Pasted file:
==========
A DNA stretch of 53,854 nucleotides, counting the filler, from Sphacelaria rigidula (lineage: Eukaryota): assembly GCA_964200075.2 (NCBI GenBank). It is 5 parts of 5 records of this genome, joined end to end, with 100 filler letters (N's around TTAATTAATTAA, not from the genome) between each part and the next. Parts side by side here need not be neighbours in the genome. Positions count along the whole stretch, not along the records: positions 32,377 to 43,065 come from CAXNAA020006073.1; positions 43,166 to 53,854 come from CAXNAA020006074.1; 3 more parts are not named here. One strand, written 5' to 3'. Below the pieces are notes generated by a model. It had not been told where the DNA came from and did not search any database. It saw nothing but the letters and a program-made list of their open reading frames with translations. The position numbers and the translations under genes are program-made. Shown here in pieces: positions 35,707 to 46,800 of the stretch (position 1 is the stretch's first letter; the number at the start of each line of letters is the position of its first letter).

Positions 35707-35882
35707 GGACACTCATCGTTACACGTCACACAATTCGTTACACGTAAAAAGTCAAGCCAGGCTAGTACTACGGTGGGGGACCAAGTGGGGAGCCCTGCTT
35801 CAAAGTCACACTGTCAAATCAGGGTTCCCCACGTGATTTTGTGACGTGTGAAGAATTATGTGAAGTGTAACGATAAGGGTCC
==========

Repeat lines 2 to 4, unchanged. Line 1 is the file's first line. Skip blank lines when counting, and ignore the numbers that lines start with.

Positions 35707-35882
35707 GGACACTCATCGTTACACGTCACACAATTCGTTACACGTAAAAAGTCAAGCCAGGCTAGTACTACGGTGGGGGACCAAGTGGGGAGCCCTGCTT
35801 CAAAGTCACACTGTCAAATCAGGGTTCCCCACGTGATTTTGTGACGTGTGAAGAATTATGTGAAGTGTAACGATAAGGGTCC